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Stock markets worldwide declined for the third straight day on Thursday after the arrest of Huawei Technologies Co. Ltd. Chief Financial Officer (CFO) Meng Wanzhou stirred up fresh concerns over tensions between the US and China.

Europe’s tech sector registered a 3 percent slump in early trading, before recuperating to trade down 2.3 percent to €398.80, The mining and automotive sector pulled the UK, Germany, and France to two-year lows.

In the US, S&P 500 e-mini futures dropped nearly 2 percent in Asian morning trade and were last down 1.3 percent to $2,664.88.

Chief strategist Linus Yip stated that the impact in the market is quite big because the Trump-Xi meeting just took place, and people were expecting a 90-day honeymoon.  

Asian equities were also in the red. Huawei is not listed but China’s second-largest telecom equipment manufacturer ZTE Corp. dipped 5.9 percent to HK$15.52, having lost 9 percent earlier in the session.

MSCI's ex-Japan Asia-Pacific index fell 1.9 percent to $485.03. Japan’s Nikkei 225 shed 1.9 percent to ¥21,501.62, its lowest level since October 30, with semiconductor related stocks leading the weakness. Huawei is one of the world’s biggest makers of smartphones and telecoms network equipment.

News of Meng’s arrest also sent stocks of tech companies tumbling sharply, which led to losses in benchmark stock indexes in China and Hong Kong on Thursday.

Hong Kong’s Hang Seng index slipped 2.4 percent to HK$26,156.38, while the Shanghai Composite index sank 1.6 percent CN¥2,605.18. The blue-chip CSI 300 index traded down 2.1 percent to CN¥3,181.67.

Thursday’s decline shows investor confidence is still weak, and the momentum is lacking for the market to rebound, said analyst Zhang Gang, adding that it is near the end of the year, and given the market conditions, some funds will choose to put out of the market and observe on the sidelines.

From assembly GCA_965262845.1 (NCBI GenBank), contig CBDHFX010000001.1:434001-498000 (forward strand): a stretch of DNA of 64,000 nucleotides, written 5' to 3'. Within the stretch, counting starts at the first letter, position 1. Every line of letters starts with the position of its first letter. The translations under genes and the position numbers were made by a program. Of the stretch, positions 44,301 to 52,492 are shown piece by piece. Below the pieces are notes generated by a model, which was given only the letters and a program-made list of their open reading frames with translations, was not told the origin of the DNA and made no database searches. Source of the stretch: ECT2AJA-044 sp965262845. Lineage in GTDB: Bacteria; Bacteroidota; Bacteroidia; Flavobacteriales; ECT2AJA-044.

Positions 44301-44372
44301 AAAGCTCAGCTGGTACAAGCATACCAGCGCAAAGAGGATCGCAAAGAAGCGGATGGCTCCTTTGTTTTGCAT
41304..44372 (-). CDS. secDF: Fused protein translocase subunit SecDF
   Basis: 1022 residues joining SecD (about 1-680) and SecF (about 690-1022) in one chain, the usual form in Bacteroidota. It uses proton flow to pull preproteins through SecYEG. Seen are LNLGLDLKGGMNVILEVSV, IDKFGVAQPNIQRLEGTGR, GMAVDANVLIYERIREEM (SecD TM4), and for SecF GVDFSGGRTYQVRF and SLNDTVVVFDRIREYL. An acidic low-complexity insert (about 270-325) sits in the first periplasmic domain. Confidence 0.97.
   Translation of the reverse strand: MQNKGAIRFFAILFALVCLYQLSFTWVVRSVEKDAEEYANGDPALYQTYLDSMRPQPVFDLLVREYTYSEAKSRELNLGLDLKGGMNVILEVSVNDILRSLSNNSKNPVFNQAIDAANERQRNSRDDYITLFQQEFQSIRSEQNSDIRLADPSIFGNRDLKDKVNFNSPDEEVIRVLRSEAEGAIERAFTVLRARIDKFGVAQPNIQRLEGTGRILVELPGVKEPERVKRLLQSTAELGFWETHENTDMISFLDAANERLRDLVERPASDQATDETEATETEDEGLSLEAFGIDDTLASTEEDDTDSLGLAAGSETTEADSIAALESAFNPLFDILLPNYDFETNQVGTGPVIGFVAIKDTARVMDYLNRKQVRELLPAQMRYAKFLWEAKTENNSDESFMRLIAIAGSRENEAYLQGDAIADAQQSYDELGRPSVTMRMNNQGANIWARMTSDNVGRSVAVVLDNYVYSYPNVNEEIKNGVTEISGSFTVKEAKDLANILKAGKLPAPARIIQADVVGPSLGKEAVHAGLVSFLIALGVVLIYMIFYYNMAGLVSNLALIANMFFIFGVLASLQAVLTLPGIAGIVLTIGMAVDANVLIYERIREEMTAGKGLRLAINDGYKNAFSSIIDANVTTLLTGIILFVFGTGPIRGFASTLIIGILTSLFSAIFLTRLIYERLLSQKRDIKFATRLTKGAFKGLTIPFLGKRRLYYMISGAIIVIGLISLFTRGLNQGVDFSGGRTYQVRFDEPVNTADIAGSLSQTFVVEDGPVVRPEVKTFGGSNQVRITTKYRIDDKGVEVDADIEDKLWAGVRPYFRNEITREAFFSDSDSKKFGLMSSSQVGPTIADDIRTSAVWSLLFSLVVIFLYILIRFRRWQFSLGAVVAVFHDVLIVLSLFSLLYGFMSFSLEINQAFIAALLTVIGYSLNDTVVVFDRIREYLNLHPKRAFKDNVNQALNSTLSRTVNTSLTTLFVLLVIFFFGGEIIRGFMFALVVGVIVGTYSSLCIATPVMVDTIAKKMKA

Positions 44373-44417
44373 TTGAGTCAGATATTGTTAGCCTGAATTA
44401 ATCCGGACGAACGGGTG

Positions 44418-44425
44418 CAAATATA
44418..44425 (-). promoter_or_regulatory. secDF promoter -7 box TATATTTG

Ben Kwong, director of research at an investment banking arm in Hong Kong noted Huawei was not the only reason for uncertainty in the market.

People are just as worried about further adjustments in the US stock market, the inverted yield curve and slowing economy there, Kwong stated.

90-day Trade Truce in Doubt

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The news came at a sensitive time for US-China relations. US President Donald Trump and Chinese President Xi Jinpinga had agreed to a 90-day truce in their trade war to provide the two sides more time for negotiations.

The two superpowers are due to start talks aimed at deescalating their long-drawn-out trade war, which is further raising worries about higher US interest rates and other risks to global expansion.

Canadian authorities stated that they had arrested Huawei’s global CFO in Vancouver, where she is facing extradition to the US.

A person with knowledge of the matter said the arrest concerns possible breaches of US sanctions against Iran, although officials have so far remained tight-lipped on Meng’s allegations

The shocking arrest intensified the probability of a major clash between the US and China not only over tariffs but also over technological dominance.

It is technology transfer that people really worry about, said Patrick Yiu, managing director at a debt management firm in Hong Kong, adding that in comparison, the trade deficit issue is not that difficult to resolve.

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